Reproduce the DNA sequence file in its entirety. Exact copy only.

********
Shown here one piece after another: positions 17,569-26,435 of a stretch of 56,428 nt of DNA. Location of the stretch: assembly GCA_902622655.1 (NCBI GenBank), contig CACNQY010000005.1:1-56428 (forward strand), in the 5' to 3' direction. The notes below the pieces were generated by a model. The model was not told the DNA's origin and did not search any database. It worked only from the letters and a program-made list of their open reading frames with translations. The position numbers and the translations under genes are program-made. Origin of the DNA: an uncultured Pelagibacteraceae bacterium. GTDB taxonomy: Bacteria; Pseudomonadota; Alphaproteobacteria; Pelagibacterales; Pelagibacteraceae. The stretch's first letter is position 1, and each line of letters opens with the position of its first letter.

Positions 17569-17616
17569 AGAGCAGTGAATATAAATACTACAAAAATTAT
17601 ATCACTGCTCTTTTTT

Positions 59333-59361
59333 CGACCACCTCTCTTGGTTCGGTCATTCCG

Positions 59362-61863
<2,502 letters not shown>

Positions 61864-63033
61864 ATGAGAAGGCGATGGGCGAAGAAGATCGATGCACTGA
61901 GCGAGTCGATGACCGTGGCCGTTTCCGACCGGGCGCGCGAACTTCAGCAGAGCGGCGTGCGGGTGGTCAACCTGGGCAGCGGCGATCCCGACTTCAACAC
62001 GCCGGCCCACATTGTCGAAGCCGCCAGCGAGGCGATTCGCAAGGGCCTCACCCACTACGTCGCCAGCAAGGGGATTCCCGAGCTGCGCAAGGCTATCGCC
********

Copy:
Shown here one piece after another: positions 17,569-26,435 of a stretch of 56,428 nt of DNA. Location of the stretch: assembly GCA_902622655.1 (NCBI GenBank), contig CACNQY010000005.1:1-56428 (forward strand), in the 5' to 3' direction. The notes below the pieces were generated by a model. The model was not told the DNA's origin and did not search any database. It worked only from the letters and a program-made list of their open reading frames with translations. The position numbers and the translations under genes are program-made. Origin of the DNA: an uncultured Pelagibacteraceae bacterium. GTDB taxonomy: Bacteria; Pseudomonadota; Alphaproteobacteria; Pelagibacterales; Pelagibacteraceae. The stretch's first letter is position 1, and each line of letters opens with the position of its first letter.

Positions 17569-17616
17569 AGAGCAGTGAATATAAATACTACAAAAATTAT
17601 ATCACTGCTCTTTTTT

Positions 59333-59361
59333 CGACCACCTCTCTTGGTTCGGTCATTCCG

Positions 59362-61863
<2,502 letters not shown>

Positions 61864-63033
61864 ATGAGAAGGCGATGGGCGAAGAAGATCGATGCACTGA
61901 GCGAGTCGATGACCGTGGCCGTTTCCGACCGGGCGCGCGAACTTCAGCAGAGCGGCGTGCGGGTGGTCAACCTGGGCAGCGGCGATCCCGACTTCAACAC
62001 GCCGGCCCACATTGTCGAAGCCGCCAGCGAGGCGATTCGCAAGGGCCTCACCCACTACGTCGCCAGCAAGGGGATTCCCGAGCTGCGCAAGGCTATCGCC